Four In A Row – Golden Award For Cutting Complexity Challenge

Another Codility Challenge is out there, this one is called “Cutting Complexity Challenge” and it’s the fourth that is published this year. The same as the previous three, my solution was awarded with “Golden Award“. What is different about this challenge is that was sponsored by ASML company that is the world’s leading manufacturer of chip making equipment and there are some nice prizes for the best solutions that will be announced after the challenge is over.

CuttingComplexityResults.png  So let’s go briefly through the prizes and the challenge rules that are officially published on ASML website.

Prizes you can win for this challenge

When participating in ASML’s coding challenge you can win one of the following prizes: 

1 x Amazon Echo Show (smart speaker)

25 x Visit to the ASML campus in the Netherlands including:
– Interactive sessions about ASML and especially software development within ASML.
– A guided tour to discover the ‘Silicon Valley’ of the Netherlands.
– A 2-night-stay in a design hotel in central Eindhoven.

50 x T-shirt
You’ll get an exclusive coding shirt (limited edition).

I got my “Golden Award” let’s see if that is enough to win some of these prices

CuttingComplexityGoldenAward.png

Challenge Rules

  • By participating in the Cutting Complexity Challenge you may be eligible for prizes including an all-expenses-paid trip to visit us at our ASML campus in Eindhoven, Netherlands, an Amazon Echo, or a limited edition ASML T-shirt.
  • It’s possible to attempt the challenge more than once. When selecting prize winners we will consider all of your challenge submissions.
  • All solutions must be submitted before the challenge closes
  • C# and Java are the only 2 available coding languages
  • After each attempt you will receive feedback with your score result
  • All tasks have to be solved on your own. Any cases of plagiarism will result in disqualification
  • In case of ambiguity, the Codility judge’s decision is final
  • The challenge winners will receive an e-mail informing them that they have won a prize

More about the challenge problem

The problem is that you need to find a minimum of changes that needs to be done to a string array to get some condition and the problem is from the area in which ASML operates. This is the challenge description:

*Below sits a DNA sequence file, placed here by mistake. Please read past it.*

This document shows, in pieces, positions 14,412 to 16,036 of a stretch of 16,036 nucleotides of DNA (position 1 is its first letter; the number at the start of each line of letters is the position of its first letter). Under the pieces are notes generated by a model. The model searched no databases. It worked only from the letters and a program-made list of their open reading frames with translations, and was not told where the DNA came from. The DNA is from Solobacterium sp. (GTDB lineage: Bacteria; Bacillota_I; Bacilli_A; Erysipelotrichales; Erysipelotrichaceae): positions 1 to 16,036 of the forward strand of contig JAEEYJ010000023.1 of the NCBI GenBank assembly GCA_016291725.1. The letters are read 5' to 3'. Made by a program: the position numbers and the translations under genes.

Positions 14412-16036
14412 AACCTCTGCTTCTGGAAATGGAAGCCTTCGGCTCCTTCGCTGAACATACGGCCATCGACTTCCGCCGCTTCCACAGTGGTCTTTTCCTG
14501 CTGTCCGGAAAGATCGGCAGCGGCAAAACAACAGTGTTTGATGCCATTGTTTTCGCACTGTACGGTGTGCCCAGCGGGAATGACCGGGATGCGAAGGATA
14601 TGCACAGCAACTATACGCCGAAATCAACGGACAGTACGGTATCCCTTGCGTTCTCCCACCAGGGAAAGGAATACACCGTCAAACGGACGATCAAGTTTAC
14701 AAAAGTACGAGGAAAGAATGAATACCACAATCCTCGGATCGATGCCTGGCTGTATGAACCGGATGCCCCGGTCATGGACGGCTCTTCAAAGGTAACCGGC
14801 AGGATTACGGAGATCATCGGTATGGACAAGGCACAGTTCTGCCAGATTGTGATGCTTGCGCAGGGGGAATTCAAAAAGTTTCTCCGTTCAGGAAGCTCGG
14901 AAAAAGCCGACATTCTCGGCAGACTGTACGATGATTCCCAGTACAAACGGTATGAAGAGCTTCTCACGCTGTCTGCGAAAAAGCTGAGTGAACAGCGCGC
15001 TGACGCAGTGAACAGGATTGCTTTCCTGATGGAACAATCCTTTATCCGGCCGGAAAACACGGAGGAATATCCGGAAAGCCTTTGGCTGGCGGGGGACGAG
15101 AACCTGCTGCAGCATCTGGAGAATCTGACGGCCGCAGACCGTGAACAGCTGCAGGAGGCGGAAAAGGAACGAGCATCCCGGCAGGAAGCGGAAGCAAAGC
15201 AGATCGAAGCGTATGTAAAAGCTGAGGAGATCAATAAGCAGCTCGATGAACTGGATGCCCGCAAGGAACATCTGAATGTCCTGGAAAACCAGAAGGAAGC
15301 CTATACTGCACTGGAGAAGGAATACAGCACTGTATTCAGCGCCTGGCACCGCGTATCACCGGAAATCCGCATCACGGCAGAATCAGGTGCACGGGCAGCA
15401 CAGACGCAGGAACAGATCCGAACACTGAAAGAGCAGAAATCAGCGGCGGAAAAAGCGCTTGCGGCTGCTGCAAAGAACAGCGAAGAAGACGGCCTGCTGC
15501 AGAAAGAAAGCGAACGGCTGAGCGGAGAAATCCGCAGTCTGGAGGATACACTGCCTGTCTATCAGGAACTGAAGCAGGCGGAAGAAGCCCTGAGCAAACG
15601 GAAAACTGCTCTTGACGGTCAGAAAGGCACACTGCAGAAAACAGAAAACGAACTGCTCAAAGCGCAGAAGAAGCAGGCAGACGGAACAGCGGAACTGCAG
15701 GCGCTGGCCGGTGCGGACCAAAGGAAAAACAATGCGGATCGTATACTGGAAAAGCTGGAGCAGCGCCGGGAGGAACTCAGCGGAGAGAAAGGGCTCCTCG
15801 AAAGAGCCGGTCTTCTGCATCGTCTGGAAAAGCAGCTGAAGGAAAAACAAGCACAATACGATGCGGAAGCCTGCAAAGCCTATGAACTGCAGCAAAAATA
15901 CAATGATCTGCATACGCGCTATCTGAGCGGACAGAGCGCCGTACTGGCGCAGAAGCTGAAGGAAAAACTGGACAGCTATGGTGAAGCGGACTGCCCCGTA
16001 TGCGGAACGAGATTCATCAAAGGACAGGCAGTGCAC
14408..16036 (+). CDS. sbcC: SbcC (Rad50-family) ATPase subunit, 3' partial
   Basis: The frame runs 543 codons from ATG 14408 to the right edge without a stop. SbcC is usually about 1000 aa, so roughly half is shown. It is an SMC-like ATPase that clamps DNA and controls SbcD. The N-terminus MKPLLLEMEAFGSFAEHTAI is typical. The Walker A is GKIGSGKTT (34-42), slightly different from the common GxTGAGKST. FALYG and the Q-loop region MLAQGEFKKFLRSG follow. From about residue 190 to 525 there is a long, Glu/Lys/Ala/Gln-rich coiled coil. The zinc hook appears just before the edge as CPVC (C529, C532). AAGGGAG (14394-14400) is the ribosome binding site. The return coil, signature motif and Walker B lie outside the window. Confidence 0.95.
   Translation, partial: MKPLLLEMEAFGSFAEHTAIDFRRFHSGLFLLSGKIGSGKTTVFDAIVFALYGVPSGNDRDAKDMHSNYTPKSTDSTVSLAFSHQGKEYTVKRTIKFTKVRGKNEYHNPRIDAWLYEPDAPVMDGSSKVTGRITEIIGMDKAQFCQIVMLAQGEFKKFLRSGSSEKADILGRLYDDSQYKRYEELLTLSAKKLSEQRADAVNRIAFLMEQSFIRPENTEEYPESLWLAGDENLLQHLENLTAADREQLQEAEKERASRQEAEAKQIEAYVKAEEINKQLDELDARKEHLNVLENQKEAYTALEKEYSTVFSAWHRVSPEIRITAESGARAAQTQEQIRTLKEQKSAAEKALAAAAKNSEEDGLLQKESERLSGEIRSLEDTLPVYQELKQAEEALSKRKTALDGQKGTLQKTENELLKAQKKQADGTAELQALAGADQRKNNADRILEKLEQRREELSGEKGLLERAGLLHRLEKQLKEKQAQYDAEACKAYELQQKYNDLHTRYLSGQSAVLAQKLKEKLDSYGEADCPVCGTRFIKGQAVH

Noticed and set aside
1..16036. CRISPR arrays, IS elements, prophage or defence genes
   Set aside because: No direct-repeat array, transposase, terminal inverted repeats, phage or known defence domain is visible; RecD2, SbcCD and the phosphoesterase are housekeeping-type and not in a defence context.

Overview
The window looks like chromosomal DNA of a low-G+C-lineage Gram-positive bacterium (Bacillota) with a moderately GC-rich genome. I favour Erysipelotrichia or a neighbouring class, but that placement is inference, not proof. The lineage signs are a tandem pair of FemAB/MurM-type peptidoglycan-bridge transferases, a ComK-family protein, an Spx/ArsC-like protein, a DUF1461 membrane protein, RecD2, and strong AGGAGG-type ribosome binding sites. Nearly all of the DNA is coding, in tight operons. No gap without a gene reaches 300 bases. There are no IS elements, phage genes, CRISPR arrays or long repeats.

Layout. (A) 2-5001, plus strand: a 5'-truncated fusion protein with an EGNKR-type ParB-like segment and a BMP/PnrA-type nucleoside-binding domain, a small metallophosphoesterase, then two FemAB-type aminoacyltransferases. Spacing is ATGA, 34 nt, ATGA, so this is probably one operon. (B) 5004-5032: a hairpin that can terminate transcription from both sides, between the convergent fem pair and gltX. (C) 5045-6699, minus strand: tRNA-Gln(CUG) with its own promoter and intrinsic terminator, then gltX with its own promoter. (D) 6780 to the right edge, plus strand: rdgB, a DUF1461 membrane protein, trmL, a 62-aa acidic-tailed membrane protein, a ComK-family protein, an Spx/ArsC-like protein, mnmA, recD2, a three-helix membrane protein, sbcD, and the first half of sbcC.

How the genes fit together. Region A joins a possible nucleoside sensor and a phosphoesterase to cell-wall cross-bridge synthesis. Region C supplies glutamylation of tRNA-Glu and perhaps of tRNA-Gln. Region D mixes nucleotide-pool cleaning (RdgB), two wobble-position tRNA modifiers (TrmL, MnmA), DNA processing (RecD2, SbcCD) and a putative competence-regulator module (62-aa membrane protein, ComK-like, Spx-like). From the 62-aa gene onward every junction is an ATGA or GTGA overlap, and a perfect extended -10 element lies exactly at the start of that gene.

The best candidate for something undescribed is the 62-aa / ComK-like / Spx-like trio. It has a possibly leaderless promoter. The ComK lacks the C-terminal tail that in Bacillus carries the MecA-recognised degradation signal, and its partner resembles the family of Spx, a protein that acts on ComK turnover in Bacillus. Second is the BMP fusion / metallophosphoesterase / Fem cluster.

“A long time ago, when the most basic model of an HP3000 computer used to cost $95,000 (over half a million in today’s dollars), a very wise man called Gordon Moore made predictions about how computers would become cheaper and more powerful each year. According to Moore, the number of components per integrated circuit would double every two years. Thanks to the creative, determined engineers working in circuit printing technology, we do indeed have smaller, cheaper and more powerful computers today.

Circuit printing, as we call photolithography, is an extremely complex yet rewarding field, and ASML needs the best software engineers in the world to make this magic happen. We work closely with our clients to help them print their circuits in the most effective way. One of our clients requests us to write a method to optimize their circuit efficiency. The circuit is represented as a string consisting of the letters “M” and “L”, where M represents Memory units and L represents Logic units. The efficiency of the circuit is measured as the length of the longest interval of letters “M”. For example, given input string “LMMMLMMMMLLLM”, the longest interval is 4.

Our customer wants to change the circuit in such a way that the longest M-interval will be equal to K. We can change any unit at any position in the circuit, i.e. either we can change any “M” to “L” or any “L” to “M”. The objective of this challenge is to calculate the minimum number of changes we have to make in order to achieve the desired longest M-interval length K.”

Complexity requirements:

  • expected worst-case time complexity is O(N);
  • expected worst-case space complexity is O(N) (not counting the storage required for input arguments).

If you like to read more about the previous Codility challenges that I’ve taken visit some of the following links

Nickel 2018 Challenge

Cobaltum 2018 Challenge

Ferrum 2018 Challenge

So try to solve this challenge and don’t forget to enjoy while doing it.

Happy problem solving,

J.

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8 thoughts on “Four In A Row – Golden Award For Cutting Complexity Challenge

  1. Hi Jordan, Have you heard anything from ASML yet? I also got a golden medal and even within the deadline, so I should be in the top 76 price winners. But I haven’t heard anything from them.

    Like

      • No no it’s not about the $ for me either, I’m just on a two hour very cheap Wizz Air flight from there… for me the reward would be a valid permission to skip two days of constant watching of Despacito with my daughters 😀

        Like

  2. Have you heard anything about any of the prizes regarding this challenge? There is another ASML sponsored challenge right now that says top 50 for a trip, so just wanted to know wheter it is genuine?

    Liked by 1 person

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